|Note: Old Colony includes the Greenbush Line unless otherwise noted. "Eastern" is the Newburyport/Rockport Line, which is the old Eastern Railroad. Traveler distributions for its branches are pretty similar.|
This chart is the same as the ones for New York. The ridership levels are lower, of course, as are the distances. Only 5% of Boston's ridership comes from beyond 60 km, while 25% of New York's ridership travels that distance. Now, since I collected these data, I can run them for other variables. Here, for example, is the same chart shown by minutes instead of kilometers:
|A couple of notes: travel times were calculated for the shortest scheduled travel time, and are shown from each outlying station to North and South Stations. Service to Back Bay is 5-6 minutes shorter on the non-Old Colony South Side lines.|
There's a bit more variation here. Notably, the Lowell Line shows up as having shorter travel times, since it is a relatively short line with relatively fast speeds. And the Worcester Line, which is one of the longer lines, stands out as having longer travel times, although it achieves relatively good ridership despite this. One other way to view these data is to look at average speed by line. Do note that this chart is not cumulative, but show the fastest available service for each station:
|Note: these times are for inbound trains only; the Worcester Line does have some outbound trains which average 38 mph from South Station to West Natick.|
The Fitchburg Line is relatively fast (especially for express trains) although it's length means that trip times are long. It benefits in ridership by not paralleling a direct highway to the city and it is slated for speed upgrades which should shave 10 minutes off travel times. Other line speeds are relatively abysmal (Haverhill might see improvements based on ongoing trackwork), with a particular finger pointed at the Worcester Line.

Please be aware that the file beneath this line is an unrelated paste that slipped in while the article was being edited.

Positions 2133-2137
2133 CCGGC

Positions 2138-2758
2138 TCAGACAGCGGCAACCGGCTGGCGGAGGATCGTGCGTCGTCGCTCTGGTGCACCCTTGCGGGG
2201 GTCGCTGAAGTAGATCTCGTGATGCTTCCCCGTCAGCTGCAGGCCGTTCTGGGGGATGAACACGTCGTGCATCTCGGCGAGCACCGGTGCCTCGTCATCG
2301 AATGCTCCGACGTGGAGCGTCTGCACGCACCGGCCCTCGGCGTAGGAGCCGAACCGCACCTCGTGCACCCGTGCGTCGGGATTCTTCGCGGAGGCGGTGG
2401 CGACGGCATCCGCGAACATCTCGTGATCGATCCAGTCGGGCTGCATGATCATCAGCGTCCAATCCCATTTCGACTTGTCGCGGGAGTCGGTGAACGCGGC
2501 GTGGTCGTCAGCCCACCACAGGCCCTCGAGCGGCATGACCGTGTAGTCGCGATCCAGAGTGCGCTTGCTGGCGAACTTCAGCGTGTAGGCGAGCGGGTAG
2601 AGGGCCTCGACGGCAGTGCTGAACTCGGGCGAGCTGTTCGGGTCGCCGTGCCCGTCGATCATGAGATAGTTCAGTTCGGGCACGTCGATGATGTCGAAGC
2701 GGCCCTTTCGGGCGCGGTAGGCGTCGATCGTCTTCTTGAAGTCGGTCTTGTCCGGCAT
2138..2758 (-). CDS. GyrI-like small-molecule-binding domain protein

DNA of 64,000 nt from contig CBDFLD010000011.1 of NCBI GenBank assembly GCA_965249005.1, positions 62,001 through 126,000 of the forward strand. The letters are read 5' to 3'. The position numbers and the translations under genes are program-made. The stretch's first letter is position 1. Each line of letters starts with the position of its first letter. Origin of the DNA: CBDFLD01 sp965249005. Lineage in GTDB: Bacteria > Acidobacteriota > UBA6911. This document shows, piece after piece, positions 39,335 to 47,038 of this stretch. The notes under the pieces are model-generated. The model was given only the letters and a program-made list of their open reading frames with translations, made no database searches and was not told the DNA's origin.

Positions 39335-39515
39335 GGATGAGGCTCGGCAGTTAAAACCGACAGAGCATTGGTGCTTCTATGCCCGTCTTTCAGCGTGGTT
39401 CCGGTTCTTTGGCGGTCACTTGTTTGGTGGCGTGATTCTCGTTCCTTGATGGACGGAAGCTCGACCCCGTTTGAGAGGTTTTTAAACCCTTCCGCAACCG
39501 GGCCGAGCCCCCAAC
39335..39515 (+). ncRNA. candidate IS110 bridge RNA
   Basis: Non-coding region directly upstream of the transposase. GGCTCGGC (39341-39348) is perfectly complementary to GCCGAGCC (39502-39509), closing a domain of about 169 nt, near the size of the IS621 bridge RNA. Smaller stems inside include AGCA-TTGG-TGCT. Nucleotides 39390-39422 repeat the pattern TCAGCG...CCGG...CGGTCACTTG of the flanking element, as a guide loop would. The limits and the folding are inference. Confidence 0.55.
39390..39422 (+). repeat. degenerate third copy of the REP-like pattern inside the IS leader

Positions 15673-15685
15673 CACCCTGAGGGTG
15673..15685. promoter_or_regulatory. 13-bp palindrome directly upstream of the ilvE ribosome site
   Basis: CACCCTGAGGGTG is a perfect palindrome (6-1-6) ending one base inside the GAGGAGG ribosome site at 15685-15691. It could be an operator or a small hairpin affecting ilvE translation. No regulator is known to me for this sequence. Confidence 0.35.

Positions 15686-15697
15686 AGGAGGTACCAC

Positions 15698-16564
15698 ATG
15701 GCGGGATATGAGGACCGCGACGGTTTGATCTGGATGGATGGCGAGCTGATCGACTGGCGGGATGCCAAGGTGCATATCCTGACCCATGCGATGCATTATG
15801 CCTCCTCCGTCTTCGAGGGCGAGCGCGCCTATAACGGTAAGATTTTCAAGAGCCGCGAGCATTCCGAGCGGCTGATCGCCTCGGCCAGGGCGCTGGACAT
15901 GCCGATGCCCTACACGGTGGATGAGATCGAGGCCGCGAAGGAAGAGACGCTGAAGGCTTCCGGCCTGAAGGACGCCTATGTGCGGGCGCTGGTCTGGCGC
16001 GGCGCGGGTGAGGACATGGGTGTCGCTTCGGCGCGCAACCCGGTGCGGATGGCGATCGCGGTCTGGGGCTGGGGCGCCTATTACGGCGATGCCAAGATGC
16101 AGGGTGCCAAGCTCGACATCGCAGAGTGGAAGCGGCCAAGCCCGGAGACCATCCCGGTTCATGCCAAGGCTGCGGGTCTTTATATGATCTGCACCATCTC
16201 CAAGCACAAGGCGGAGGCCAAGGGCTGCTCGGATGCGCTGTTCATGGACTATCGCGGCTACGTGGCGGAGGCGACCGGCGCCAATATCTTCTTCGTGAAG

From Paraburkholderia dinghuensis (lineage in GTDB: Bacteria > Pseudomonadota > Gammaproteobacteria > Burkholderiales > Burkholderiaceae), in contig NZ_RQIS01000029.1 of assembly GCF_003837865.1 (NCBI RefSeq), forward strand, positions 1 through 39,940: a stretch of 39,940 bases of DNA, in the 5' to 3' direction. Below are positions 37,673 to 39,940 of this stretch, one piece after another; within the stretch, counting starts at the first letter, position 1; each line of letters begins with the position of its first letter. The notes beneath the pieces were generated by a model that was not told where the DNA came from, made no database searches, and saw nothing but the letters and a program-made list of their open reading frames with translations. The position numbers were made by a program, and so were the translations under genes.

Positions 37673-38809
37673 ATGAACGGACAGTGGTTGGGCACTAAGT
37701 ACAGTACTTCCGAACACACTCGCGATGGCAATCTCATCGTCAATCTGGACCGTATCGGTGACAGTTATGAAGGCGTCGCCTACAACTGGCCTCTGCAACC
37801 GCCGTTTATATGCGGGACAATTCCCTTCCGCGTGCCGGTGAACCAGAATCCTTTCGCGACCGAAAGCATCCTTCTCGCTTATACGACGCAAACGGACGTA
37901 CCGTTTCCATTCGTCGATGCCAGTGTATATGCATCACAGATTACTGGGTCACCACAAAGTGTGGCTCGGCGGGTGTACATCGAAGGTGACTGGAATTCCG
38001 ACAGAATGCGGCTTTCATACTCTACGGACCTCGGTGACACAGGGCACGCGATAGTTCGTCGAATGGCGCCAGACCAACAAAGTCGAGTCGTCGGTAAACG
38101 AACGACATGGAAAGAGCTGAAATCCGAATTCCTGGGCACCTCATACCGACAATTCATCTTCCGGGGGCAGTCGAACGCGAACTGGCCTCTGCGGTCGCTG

The MBTA will soon seal the deal to buy the whole of the line to Worcester. I wouldn't hold my breath on increased speeds. The T could have purchased higher speed cars and electric motors for the Providence Line. Did they? No. The line to Worcester is double-tracked in its entirety (except for a stretch through the Allston yards, but that should be remedied) and has four grade crossings (indeed, the only four grade crossings between Boston and Springfield) in total. There is no reason that 80 mph line speeds would be difficult to attain in short order, and 110 in the longer range. But there's little about higher speeds and shorter times coming from upstairs.
There's potential for ridership with trip times equal to or better than driving. Worcester is slightly off the Turnpike, so the 45 mile trip takes closer to an hour. At rush hour, there's usually traffic adding another fifteen or thirty minutes. And the tolls—$3.60 each way—add to the cost of driving significantly, as it's the only line where the driving option is tolled. Sub-hour trip times should be easy, and 60 mph, 45 minute trip times not out of the question (beyond that, connections to Springfield and Amherst would be much more feasible if trip times to Worcester were halved). That would be progress for the state's second largest city. … As long as the T actually serves Worcester (and doesn't just build a park-and-ride on the outskirts as they seem to like to do).